Stem Cell Transplant

A stem cell transplant is a procedure that is coupled with high doses of chemotherapy and may be used to treat certain types of blood cancer, such as some forms of leukemia, lymphoma, and multiple myeloma. Stem cell transplants restore the immature cells (stem cells) that are depleted from the high doses of chemotherapy. Stem cells develop into the different types of blood cells, including red blood cells, white blood cells, and platelets.1

In some types of blood cancer, a stem cell transplant may provide the best chance of a cure for the disease. However, stem cell transplants are not an option in all types of blood cancer or in all patients. Stem cell transplants can be very taxing on a person's body and may not be an option for people with other health conditions or older patients.

Two types of stem cell transplants

There are two types of stem cell transplants:

  • Autologous, in which the stem cells are retrieved from the patient prior to receiving chemotherapy
  • Allogeneic, in which the stem cells are donated by another person1

In allogeneic stem cell transplants, the donor's blood cells must match the recipient's blood cells as closely as possible to reduce the risk of possible side effects and to reduce the possibility of the transplant not being successful. Doctors test the proteins, called human leukocyte-associated (HLA) antigens, found on the surface of the blood cells through a blood test.2

How a stem cell transplant works

Chemotherapy attacks fast-growing cells, which includes cancer cells but also healthy cells that grow quickly like blood cells. The high doses of chemotherapy used with a stem cell transplant are effective on blood cancer cells but can also damage the healthy blood cells. By replacing the stem cells with a self (autologous) or donor (allogeneic) transplant, the body can rebound as the infused stem cells become new, healthy blood cells.

In addition to replacing the stem cells, stem cell transplants also help treat certain blood cancers (like certain forms of leukemia) in a different way. The donor's stem cells can also directly fight the blood cancer cells. This is called a "graft-versus-cancer" effect (graft refers to the donor's cells).3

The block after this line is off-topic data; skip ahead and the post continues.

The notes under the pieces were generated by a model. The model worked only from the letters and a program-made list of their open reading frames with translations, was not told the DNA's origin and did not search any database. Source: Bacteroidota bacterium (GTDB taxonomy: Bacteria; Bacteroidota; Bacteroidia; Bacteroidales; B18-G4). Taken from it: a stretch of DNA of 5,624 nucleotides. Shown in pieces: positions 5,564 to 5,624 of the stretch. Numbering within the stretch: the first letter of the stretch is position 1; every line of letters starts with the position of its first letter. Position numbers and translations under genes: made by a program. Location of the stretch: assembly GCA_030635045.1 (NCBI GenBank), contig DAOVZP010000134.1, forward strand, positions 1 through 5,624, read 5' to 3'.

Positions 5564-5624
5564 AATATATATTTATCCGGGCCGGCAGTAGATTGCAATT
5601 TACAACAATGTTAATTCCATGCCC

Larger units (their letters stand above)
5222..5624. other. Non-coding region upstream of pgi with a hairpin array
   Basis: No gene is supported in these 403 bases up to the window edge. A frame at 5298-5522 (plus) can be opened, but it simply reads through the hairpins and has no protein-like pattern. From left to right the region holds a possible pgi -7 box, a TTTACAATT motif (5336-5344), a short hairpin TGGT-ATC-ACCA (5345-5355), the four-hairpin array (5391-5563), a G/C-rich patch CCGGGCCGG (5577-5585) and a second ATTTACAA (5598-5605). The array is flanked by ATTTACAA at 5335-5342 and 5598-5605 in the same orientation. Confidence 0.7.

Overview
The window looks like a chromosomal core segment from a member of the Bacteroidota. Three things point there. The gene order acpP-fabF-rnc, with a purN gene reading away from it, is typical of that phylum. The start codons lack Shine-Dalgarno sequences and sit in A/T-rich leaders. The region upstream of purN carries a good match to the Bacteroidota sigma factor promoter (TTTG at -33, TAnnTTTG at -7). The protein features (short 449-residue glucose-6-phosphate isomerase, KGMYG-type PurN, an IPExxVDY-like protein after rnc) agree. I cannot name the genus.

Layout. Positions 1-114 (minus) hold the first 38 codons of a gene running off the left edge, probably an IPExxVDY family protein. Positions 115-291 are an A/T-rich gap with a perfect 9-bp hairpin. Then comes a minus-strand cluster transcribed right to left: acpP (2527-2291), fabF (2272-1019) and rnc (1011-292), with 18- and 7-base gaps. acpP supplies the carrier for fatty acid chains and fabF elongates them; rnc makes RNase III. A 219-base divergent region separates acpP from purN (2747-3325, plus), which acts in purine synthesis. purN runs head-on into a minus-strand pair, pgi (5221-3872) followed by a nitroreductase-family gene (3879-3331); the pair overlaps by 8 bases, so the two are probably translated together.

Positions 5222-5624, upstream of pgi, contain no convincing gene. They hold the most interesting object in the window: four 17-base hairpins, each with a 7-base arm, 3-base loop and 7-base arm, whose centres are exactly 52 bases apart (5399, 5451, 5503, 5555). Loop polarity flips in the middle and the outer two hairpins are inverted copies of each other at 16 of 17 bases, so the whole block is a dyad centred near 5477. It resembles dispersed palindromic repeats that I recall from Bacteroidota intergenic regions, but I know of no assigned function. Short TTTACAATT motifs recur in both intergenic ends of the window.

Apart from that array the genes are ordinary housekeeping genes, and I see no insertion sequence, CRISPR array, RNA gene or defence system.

What to expect

Before a stem cell transplant, patients are evaluated with a series of tests, which may include blood tests, a complete health history and physical exam, and heart function tests. In general, younger people tend to do better with stem cell transplants than older patients. However, each individual should discuss with their doctor about their potential treatment options and the possible risks and benefits of each.4

In cases where an autologous transplant is used, the stem cells will be gathered from the patient using a machine which filters the stem cells out from the rest of the blood. The other blood components are returned to the patient. In an allogeneic stem cell transplant, the stem cells are collected from a donor who has a similar HLA profile to the patient. The donor may be someone related to the patient or someone who is not related.4

After the stem cells are collected, the patient will receive conditioning treatment: high-dose chemotherapy and/or radiation therapy. This treatment will kill any remaining cancer cells and also suppresses the patient's immune system to lessen the risk of a rejection of the donor's cells. The high doses of chemotherapy and/or full-body radiation can cause significant and painful side effects, and it may take many months to fully recover. In addition, some long-term side effects may be permanent, such as infertility (the inability to conceive a child).4

The stem cells are given to the patient a few days after the conditioning treatment. The stem cells are delivered similar to a blood transfusion, and while the process is pretty simple, the receiving of the stem cells can have great significance for the patient.4

After the stem cell transplant, the patient will be in a recovery stage. In the recovery stage, patients are monitored regularly to see if the stem cells engraft, meaning they begin to multiply and create new blood cells. During this time, blood cell counts are still very low, and there is an increased risk of infection. Patients may receive antibiotics or other medications to treat or prevent infections, and some patients may need a blood transfusion to replace the depleted blood cells.4

Possible side effects of stem cell transplants

The high doses of chemotherapy during the conditioning treatment can cause side effects such as nausea, vomiting, hair loss, mouth sores, breathing problems, and increased risks of infection and bleeding. The infusion of stem cells may cause side effects such as fever, chills, shortness of breath or coughing, hives, low blood pressure, chest pain, and weakness.1,4

For people who have an allogeneic stem cell transplant, there is a possible side effect called graft-versus-host disease (GVHD), in which the donor's cells attack certain organs in the patient's body. GVHD can range from mild to life-threatening.5

Patients should talk to their doctor if they have any questions, or if they have questions regarding their stem cell transplant. Before receiving a stem cell transplant, patients should tell their doctor about all their health conditions, as well as any medications (prescription and over-the-counter), herbal supplements, and vitamins they are taking.

These are not all the possible side effects of a stem cell transplant. Patients should talk to their doctor about what to expect when receiving a stem cell transplant.

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Written by: Emily Downward | Last reviewed: October 2020